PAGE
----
After the walking tour, we actually backtracked to Greyfriars… Because there was one thing that we didn’t see up close when we were at the cemetery earlier.

We are Harry Potter fans and we know that J.K. Rowling was inspired by Edinburgh while writing some of the books there – the George Heriot’s school being the inspiration for Hogwarts, for example. It seems that some of the characters’ names also have an Edinburgh connection – Tom Riddell and Professor McGonagall in particular. Here is the grave of a Thomas Riddell, who is said to have inspired the name for Tom Riddell. And nearby is the grave of a William McGonagall, whose name is said to be the inspiration for Professor Minerva McGonagall.

After that Harry Potter connection, came another! We came upon the Elephant House. This is the cafe where J.K. Rowling wrote the early books in the series. Flocks of Potterheads flood this cafe daily to say that they’ve been to the coffee shop where J.K. Rowling created the magical world of Harry Potter. (Potterheads have apparently been writing so many messages in the loo that toilet seats have been broken from people standing on them to write on the walls/windows and the staff have given up trying to paint over the graffiti!) We didn’t go in – it was super packed and busy inside, we just didn’t feel like jostling with the crowd!

The Elephant House – where J.K. Rowling spent time writing her Harry Potter series!

The advertising outside the cafe…

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Our first day in Edinburgh wasn’t over just yet! Our next stop: The Real Mary King’s Close!

A “close” as we learned, is an alleyway that leads off the Royal Mile. Mary King’s Close, situated underground beneath the Royal Exchange/City Chambers, is particularly shrouded in myths and legends – stories of ghosts, spirits, murderers and plague victims who were locked away to die. Ioana wanted to check this out. I was a little hesitant and wary – being a HUGE scaredy cat with a wild imagination and definitely NOT a fan of horror films! But I figured if this tour is suitable for children as young as 5 years old, I could handle this!

We bought our tickets online and arrived at the Real Mary King’s Close at our scheduled time. We were taken on a tour of Mary King’s Close by a costumed character guide. Our guide was Mary King’s daughter – Jonet Nimmo, who led us around the area that she grew up in. We won’t spoil the tour for you but we enjoyed learning about the history of this close and a bit of Edinburgh history. We also got the chance to see how people lived back in the days – complete with laundry hanging out the windows of tall, “underground” buildings. There were a couple of scary stories, but it was bearable and I didn’t have any nightmares afterwards!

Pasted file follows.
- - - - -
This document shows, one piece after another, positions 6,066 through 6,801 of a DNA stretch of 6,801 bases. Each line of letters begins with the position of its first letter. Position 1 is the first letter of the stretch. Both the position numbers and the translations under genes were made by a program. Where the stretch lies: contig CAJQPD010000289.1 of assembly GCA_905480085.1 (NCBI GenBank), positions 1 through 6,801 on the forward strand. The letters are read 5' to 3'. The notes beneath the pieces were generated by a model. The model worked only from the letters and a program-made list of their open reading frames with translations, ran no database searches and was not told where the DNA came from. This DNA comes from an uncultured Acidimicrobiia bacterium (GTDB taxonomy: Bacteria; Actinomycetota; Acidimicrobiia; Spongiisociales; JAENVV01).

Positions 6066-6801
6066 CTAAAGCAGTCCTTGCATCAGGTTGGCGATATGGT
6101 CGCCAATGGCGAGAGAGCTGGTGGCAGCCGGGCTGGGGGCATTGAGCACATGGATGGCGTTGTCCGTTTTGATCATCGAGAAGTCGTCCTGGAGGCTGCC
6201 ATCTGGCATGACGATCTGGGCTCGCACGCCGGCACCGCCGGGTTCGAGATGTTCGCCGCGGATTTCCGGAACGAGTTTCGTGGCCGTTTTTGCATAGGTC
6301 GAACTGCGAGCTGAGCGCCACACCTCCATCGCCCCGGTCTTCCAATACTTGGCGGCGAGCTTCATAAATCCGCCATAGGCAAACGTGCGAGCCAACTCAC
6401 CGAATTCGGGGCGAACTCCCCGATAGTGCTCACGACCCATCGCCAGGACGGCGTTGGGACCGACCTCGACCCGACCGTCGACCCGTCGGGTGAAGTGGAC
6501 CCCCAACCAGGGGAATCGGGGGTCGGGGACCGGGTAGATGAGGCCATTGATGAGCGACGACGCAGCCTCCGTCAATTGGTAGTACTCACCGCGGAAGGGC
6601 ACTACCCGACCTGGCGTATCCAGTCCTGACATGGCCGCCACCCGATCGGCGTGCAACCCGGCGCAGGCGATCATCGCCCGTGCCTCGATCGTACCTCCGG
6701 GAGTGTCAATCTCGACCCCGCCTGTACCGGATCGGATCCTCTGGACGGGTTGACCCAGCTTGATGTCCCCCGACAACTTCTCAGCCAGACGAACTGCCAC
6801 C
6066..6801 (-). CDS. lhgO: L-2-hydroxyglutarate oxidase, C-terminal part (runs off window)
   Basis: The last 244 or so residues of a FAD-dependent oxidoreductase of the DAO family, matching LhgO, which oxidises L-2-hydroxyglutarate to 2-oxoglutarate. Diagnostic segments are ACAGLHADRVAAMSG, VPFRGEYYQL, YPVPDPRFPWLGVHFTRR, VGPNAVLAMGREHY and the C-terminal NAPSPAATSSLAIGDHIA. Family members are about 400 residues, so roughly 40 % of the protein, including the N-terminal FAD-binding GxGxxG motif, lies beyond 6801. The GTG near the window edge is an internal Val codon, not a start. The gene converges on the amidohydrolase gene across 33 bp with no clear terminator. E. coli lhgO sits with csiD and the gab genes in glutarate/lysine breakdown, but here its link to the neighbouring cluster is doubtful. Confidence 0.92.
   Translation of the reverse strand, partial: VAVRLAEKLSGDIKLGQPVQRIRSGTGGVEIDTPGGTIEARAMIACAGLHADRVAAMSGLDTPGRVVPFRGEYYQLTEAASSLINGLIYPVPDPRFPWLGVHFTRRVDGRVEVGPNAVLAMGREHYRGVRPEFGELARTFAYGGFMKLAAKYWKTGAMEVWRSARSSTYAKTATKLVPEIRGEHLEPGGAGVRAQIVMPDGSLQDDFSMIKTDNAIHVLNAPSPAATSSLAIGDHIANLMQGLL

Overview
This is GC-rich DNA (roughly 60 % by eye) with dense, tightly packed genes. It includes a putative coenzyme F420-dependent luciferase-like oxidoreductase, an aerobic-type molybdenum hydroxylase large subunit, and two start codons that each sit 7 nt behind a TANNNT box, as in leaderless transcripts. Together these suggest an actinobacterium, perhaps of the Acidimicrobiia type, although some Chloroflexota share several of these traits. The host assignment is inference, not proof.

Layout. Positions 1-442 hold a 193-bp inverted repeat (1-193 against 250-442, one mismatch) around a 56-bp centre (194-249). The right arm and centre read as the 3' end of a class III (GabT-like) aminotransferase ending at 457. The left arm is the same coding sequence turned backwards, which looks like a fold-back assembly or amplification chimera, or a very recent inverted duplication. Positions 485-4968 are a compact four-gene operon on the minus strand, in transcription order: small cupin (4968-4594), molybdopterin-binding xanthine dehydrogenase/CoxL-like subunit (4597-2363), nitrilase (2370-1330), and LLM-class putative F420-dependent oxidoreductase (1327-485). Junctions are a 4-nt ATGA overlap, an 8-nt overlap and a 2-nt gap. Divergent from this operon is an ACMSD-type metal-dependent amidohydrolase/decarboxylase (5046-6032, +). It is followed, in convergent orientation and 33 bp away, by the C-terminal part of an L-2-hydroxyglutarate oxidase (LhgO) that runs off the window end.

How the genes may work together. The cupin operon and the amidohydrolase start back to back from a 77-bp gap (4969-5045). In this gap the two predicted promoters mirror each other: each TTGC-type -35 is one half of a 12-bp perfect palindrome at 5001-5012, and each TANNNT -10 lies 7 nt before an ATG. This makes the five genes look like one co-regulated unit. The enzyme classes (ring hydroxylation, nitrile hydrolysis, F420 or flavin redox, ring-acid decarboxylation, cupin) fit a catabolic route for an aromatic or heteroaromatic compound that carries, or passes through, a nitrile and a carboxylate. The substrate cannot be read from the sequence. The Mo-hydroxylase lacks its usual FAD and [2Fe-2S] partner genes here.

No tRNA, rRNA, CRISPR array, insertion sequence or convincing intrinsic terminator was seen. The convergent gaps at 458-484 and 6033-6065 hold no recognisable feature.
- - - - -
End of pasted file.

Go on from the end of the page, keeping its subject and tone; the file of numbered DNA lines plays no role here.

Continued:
After the tour, we walked through the on-site restaurant – The Royal Exchange Coffee House. Unfortunately they were closed by that time but the menu of local and fresh food was so tempting that we decided to come back another time to try it out!

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We packed a lot into one day of sightseeing – with Edinburgh Castle in the morning, a walking tour in the afternoon and the Real Mary King’s Close in the early evening. We were pretty exhausted after all of this – plus we had only gotten a couple hours of interrupted sleep at Dublin Airport the night before! So we grabbed a quick dinner at a pub and headed back to our hostel to catch up on sleep!

Day 2 is up next with more adventures and exploring in Edinburgh – stay tuned!

From Vancouver with Love,

Ioana and Natalie

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© Letters of Wanderlust, 2016. Unauthorized use and/or duplication of any written material and/or photographs without express and written permission from this site’s authors is strictly prohibited. Please get in touch if you would like to republish any of our materials or if you would like to work on a project together!

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Exploring Edinburgh Castle

Having taken an early morning flight from Dublin, we arrived into Edinburgh tired but excited! After dropping our bags off at Castle Rock Hostel, where we would be staying for the next 2 nights, we grabbed a map from Reception and headed off to explore the great city of Edinburgh.

Our first stop? Edinburgh Castle!

We could see this historic fortress and world famous attraction from our hostel and it was only a short walk (plus some stairs, of course!) to get up there!

The view from our Hostel’s front door!

Once we climbed up the stairs, we came upon the Esplanade – the sprawling parade ground that hosts a variety of concerts and events. The most prominent being the world famous Royal Edinburgh Military Tattoo, which just started a couple of days ago on August 5! (Anyone going to the Tattoo this year?? It’s on our bucket list for our next visit! If you have any tips for taking in the Tattoo, drop us a comment below!)

The Esplanade and Edinburgh Castle

Before getting to the Castle, you have to pass through the Gatehouse. Standing guard at the Gatehouse are statues of 2 famous Scottish men – Robert the Bruce and William Wallace. Both had immeasurable effects on Scotland, its history and its course.

Once you pass the Gatehouse, on your right is the ticket office. Here, if you haven’t already, you can purchase your entry ticket, as well as audio guides.